EBC UK的现任首席执行官David Barrett曾在美国AIG、Nat West Bank现苏格兰皇家银行，里昂证券，荷兰银行，野村证券等国际金融集团任职超35年。熟悉各种金融产品，擅长于金融服务商业战略咨询，金融产品架构等。曾任AIG金融产品执行董事，负责与国际一级银行，大型对冲基金、家族办公室等合作。
Here in the UK the regulator is split into two main areas. We have the Prudential Regulation Authority (PRA) who regulate around 1,500 Banks, Building Societies, Credit Unions, Insurers, and the main Investment Firms. Alongside the PRA we have the Financial Conduct Authority (FCA), it regulates the bulk of the remaining Financial Services Industry in the UK and is the body that Brokerage businesses interact with in the UK. Its main tasks are to ensure that the industry remains stable, enables healthy competition and probably most importantly it has a major role in protecting Consumers and Clients of the firms it overseas.
The UK’s FCA has long been seen as the benchmark for global regulation for Institutions and Clients alike, so changes that it makes to its oversight matter not only to companies that it regulates but also to the market in general. The last decade has seen many changes in how it operates and how companies that wish to be active in the UK must operate as well. Below we look at a few areas of interest to UK and overseas Brokers and Clients
Brexit: The reality is that the outcome and its effects on the market are still unclear. The UK left the EU on 31st Jan’20, it entered a transition Period that should have ended 31 Dec’20, but on 24 Dec’20 the UK and the EU agreed a Trade and Cooperation Agreement - but what does this mean for Companies and Clients operating in the UK and EEA?
For Brokers, the main issue they have faced is the end of passporting their authorisations from the UK to the EEA or vis versa. As of 31st Dec,’20 all passporting was ended, in theory Firms needed to stop operating in other countries that they had been passporting into or they had to get local authorisation to be active there. The UK government agreed to allow EEA authorised firms to carry on operating in the UK under the scope of their local permissions (using a Temporary Permission Regime), unfortunately the EU did not do the same. This has led many high-profile brokers based in the UK to make changes to their business model.
Firms simply said that its UK entity will no longer service EEA clients and they have not been alone. Larger Firms can establish EEA based Firms and direct the Clients there , others have set up new Firms within the EEA , to retain Clients.
It should be mentioned that some jurisdictions have become quite aggressive in the monitoring of who is marketing to which clients and from where – Germany and Italy’s regulators have been actively doing this.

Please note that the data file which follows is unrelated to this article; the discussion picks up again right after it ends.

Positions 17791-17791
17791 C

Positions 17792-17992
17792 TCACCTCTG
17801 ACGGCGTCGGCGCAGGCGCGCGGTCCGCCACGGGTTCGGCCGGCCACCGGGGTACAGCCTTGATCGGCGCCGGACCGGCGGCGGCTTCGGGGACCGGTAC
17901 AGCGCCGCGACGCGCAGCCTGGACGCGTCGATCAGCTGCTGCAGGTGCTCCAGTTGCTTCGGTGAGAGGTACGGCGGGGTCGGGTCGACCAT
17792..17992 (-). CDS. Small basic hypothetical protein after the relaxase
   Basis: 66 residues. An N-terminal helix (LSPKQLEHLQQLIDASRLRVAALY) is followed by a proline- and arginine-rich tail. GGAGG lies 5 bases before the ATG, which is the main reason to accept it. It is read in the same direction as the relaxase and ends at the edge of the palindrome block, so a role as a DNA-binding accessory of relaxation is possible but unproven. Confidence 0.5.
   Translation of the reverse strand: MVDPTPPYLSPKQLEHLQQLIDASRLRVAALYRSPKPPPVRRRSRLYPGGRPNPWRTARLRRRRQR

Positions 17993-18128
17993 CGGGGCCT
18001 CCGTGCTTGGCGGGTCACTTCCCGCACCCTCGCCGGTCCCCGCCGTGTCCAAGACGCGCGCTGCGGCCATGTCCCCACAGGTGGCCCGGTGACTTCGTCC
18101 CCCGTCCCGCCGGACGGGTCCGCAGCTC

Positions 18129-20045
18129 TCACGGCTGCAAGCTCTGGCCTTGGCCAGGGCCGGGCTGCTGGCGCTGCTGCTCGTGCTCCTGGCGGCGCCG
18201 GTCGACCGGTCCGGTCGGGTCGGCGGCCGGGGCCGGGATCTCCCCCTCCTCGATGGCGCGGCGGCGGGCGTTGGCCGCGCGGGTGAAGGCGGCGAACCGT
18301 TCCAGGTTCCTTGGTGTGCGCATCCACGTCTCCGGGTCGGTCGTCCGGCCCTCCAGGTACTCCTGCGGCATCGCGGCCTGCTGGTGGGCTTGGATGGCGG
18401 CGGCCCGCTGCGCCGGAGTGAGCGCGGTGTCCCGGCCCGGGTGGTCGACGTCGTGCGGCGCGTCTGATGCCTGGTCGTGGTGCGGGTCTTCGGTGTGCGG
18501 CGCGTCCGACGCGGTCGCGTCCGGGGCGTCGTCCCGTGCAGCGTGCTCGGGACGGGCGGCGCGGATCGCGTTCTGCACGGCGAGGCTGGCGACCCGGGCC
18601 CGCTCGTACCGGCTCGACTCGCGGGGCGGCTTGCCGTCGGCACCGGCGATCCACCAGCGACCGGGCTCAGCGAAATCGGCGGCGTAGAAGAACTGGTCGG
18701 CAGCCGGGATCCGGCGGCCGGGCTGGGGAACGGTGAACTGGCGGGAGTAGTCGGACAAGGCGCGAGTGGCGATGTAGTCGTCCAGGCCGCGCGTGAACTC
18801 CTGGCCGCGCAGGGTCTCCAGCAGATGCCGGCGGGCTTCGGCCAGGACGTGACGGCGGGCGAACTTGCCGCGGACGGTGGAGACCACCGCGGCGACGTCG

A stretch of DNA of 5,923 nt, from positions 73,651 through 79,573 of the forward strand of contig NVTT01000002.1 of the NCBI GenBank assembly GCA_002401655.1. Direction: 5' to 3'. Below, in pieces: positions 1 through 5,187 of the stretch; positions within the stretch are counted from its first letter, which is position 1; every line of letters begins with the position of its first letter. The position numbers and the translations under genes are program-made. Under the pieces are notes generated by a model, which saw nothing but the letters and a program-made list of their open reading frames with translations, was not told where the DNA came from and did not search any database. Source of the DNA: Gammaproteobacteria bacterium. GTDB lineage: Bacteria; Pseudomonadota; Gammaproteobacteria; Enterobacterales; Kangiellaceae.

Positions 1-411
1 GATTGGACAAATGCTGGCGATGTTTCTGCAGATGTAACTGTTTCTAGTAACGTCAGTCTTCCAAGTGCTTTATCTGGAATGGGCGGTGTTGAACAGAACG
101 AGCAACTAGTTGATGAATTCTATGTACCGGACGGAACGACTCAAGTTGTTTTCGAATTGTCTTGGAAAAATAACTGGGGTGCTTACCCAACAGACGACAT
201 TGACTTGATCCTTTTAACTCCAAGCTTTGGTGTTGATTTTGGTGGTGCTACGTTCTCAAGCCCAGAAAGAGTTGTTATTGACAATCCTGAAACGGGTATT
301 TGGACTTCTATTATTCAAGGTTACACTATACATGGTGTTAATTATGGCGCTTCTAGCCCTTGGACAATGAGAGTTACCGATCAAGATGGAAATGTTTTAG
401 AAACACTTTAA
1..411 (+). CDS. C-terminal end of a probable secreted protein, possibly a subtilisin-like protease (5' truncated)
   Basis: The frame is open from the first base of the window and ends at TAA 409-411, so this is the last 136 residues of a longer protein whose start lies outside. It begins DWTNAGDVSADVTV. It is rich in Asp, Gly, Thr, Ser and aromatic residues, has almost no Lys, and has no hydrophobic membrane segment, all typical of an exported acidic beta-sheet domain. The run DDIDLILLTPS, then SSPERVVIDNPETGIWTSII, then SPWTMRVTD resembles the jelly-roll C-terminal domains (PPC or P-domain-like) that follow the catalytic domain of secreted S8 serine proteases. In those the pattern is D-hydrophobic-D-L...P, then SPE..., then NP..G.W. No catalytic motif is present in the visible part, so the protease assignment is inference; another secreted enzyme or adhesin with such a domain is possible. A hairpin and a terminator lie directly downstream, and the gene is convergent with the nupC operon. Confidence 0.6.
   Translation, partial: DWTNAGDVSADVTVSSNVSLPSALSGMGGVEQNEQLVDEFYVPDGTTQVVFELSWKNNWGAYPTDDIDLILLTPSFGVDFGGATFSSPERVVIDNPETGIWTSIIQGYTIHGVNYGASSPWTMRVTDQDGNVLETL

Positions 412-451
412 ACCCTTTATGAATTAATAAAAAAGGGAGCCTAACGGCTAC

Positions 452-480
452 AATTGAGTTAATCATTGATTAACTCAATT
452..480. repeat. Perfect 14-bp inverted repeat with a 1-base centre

While the EEA, via ESMA have been instrumental in limiting Brokerage offerings to Retail Clients and will probably be happy to keep things as they are we suspect that the UK will want to, or even be forced to, take a more expansive approach. CySEC recently extended the deadline date for Firms to apply for Temporary Permission there, a further sign that they are happy to accommodate. The UK Government has already said that it sees the Financial Industries recovery as a main stay of future economic strength – it contributes approx. ￡130 billion to the UK economy and well over 1 million jobs and not just in London. In Edinburgh around 10% of all jobs are in the financial sector.
We believe that over time they will use the UK and FCA brand to attract Firms on a more favourable basis to be able to interact with the rest of the world and that the EU may well find itself too inward looking and becoming less attractive on the global stage.
Future capital requirement changes for FCA Firms: One of the biggest changes that have been announced (but not yet implemented) will be the Change in minimum capital thresholds, consolidating the assessment, concentration risk and the ending of the Matched Principal exemption. All these changes are being driven by the EEA but despite Brexit the UK has agreed to go along with them, it could be argued that it makes any future passporting talks easier. As an overview the proposed changes mean that all EEA and UK firms will be looked at and classified in the same way, rather than the multi-level approach used in the UK now.
Adding to the capital burden for UK Firms will be consolidated assessment, that is any UK Firm that has EEA subsidiaries will have to report the above by including these Firms requirements along with the UK Firms in its numbers. Add this to a soft limit of 25% of the value of own funds used to support exposures and you can see the balance sheet burden growing.
Perhaps the biggest change will be for Matched Principal Brokers – under current FCA rules these Firms get a reduction of the capital needed for acting as a Principal to trades, STP brokers are only required to have Euro125k instead of Euro 730k. This will change, the EEA do not understand the concept of Matched Principal Brokers and do not agree with the capital discount. All these brokers will need to have this part of the calculation at Euro/GBP 750k going forward. The only good news here is that, although yet to be agreed in total it appears existing Firms will have a 5-year time frame to boost their balance sheet for this part of the equation.
Make no mistake capital requirements and robustness of a regulated Firms balance sheet is only going to go up in the future, even offshore locations like the BVI are being pressured into making changes akin to those above and locations like St Vincent and Vanuatu may have resisted thus far but any type of company registering out there now struggles to get an international bank account because of it. Regulatory pressure is everywhere.